New York Filipinas Join Women of the World in Militant Struggle

For Immediate Release
March 8, 2011

Reference: Irma Bajar, Chairperson, Filipinas for Rights and Empowerment (FiRE), fire.nyc@gmail.com, (206) 321-2931

New York Filipinas Join Women of the World in Militant Struggle

Filipinas for Rights and Empowerment (FiRE)-GABRIELA-USA’s Statement Commemorating the Centennial of International Women’s Day

Today, March 8th, Filipinas for Rights and Empowerment (FiRE) will join in spirit with women all over the world in celebrating the 100th anniversary of International Working Women’s Day and denouncing the oppressive effects of capitalism on women everywhere. Taking the lead from Gabriela Philippines’ which organized a massive rally that drew thousands of women in the Philippines that called for rights to land, work and basic goods, we understand that Filipinas in the US have particular struggles that we must strategize to organize around.

At a time when women’s rights in the United States are being attacked via massive cuts in federal and state funding, it is especially important to stand with organizations that protect the interests of working women.

Bills such as H.R.1, a bill that will cut all federal funding for family planning programs such as Planned Parenthood, disproportionately affect working women, low-income women, domestic workers, and women of color, who may not have access to insurance or adequate healthcare. Among the many useful and necessary services that would be restricted by such legislation are pregnancy tests, HIV and STI screening, breast and cervical cancer screenings, and contraceptives. The bill will be devastating for women at all stages of their lives, as it also cuts funding for services for child care, Head Start, Pell grants, job training, and Social Security. This proposal will decimate the job market, driving the economy even further down.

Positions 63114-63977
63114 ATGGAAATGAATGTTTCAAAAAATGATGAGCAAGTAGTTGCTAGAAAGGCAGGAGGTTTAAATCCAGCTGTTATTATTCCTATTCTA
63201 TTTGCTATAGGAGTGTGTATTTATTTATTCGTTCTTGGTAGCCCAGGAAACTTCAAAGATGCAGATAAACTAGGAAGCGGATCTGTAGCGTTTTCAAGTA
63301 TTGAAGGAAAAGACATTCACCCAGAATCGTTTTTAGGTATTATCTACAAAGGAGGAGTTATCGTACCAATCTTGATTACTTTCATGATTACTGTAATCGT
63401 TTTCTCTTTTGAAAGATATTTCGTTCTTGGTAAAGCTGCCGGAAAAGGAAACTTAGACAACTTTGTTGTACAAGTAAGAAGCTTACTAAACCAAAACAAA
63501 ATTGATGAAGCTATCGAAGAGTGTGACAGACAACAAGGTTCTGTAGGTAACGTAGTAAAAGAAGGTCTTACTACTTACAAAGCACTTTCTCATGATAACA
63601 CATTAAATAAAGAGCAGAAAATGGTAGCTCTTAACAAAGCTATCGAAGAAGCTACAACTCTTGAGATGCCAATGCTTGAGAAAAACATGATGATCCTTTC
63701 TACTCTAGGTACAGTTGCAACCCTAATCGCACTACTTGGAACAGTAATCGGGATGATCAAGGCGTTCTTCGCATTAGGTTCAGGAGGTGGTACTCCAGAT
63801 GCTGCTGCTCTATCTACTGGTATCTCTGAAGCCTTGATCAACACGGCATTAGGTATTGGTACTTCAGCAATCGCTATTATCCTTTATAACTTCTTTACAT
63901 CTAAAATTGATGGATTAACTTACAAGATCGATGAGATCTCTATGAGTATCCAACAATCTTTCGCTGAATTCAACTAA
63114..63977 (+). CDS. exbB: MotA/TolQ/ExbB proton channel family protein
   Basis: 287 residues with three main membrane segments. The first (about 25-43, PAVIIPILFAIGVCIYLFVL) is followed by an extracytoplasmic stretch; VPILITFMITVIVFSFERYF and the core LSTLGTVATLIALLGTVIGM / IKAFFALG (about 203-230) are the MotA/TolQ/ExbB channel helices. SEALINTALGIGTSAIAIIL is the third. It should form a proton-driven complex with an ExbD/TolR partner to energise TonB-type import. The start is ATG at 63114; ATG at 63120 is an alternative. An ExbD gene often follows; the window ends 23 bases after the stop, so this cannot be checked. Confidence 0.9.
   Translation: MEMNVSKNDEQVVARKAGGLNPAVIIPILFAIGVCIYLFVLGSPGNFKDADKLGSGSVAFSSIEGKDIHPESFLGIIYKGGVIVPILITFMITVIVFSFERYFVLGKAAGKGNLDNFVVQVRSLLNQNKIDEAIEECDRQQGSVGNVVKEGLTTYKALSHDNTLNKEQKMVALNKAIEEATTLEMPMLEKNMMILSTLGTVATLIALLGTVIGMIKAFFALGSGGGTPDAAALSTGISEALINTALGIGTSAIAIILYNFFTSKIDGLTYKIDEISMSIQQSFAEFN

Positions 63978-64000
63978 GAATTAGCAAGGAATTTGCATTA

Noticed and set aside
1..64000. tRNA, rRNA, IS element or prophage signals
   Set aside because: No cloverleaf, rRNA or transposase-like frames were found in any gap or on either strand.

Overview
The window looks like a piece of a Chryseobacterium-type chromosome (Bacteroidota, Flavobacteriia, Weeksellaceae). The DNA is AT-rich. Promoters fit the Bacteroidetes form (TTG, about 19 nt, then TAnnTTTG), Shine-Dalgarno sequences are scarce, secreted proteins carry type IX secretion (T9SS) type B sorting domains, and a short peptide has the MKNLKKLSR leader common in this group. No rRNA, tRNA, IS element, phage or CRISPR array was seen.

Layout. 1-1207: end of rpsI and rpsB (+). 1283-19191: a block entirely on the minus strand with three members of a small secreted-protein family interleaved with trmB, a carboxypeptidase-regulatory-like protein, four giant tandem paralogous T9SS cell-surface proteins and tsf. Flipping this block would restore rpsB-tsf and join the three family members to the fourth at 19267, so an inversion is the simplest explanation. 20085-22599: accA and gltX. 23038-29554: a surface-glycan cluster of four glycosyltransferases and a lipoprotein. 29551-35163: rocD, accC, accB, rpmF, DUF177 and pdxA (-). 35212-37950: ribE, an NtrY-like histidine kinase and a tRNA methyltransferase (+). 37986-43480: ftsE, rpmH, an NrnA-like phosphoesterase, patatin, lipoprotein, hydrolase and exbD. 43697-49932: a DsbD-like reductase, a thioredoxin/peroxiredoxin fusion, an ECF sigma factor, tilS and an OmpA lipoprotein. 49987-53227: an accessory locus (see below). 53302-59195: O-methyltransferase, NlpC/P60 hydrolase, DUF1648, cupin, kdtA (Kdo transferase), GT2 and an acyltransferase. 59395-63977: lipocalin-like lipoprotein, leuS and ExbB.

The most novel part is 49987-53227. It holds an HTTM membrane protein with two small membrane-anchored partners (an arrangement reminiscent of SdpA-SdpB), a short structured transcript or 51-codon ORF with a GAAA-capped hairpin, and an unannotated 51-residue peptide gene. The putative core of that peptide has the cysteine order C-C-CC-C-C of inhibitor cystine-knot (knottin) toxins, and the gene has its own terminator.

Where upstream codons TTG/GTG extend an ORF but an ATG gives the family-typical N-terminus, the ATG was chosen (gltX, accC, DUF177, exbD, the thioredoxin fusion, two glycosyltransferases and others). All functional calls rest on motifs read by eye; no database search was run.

These nation-wide budget cuts, which have forced many women’s shelters and domestic violence organizations to close their doors, have lead to an increase in domestic violence. This has had particularly negative effects on the LGBTQI community, a marginalized group that already suffered from lack of DV resources and visibility before the budget cuts. A recent study from the University of Illinois has shown that Lesbian mothers are particularly vulnerable, being the least likely to seek help in the face of intimate partner violence.

The recent Domestic Workers Bill of Rights, passed in New York State and effective as of November 29th, 2010, amended labor laws to guarantee basic work standards and protections for nannies, caregivers, and hosekeepers. Though this is a much-needed step forward toward recognizing domestic work as real work, this bill provides only the bare minimum of protections for domestic workers, who are still not legally entitled to sick days, vacation days, or paid days off. Organizations such as Kabalikat Domestic Workers Support Network- Philippine Forum are wary of the effect that the bill might have on undocumented immigrants or on workers who have traditionally been paid under the table.

The fight for undocumented immigrants, meanwhile, still continues as other states across the U.S. follow in Arizona’s footsteps in passing racist, at best, anti-immigration laws. In Utah, the most recent of these states to attempt to implement such laws, undocumented immigrants would be able to work only after a strict criminal background check, fines of thousands of dollars, and, most controversial of all, learning English. Immigration laws like these dehumanize the vulnerable, forcing citizens and non-citizens alike to provide proof that, in spite of the racial stereotypes being used against them, they belong here.

Filipinas, immigrant and second, third generation, are all vulnerable to these retreats and attacks of the US government therefore it is an opportune time for any Filipino woman, FilAm or immigrant, to join organizations to contribute to fight for change. Similar struggles extend all over the world, where this year we have seen women from Egypt, Libya, and the Philippines, among many other countries, take key roles in the fighting for their rights against corrupt government regimes.

On the centennial of International Working Women’s Day, Filipinas for Rights and Empowerment (FiRE) honor and stand in solidarity with these women who continue the militant struggle against oppression, both in the U.S. and abroad. FiRE’s activities in the month of March will celebrate working women’s victories and continuing struggle, please visit http://www.firenyc.org for more information.

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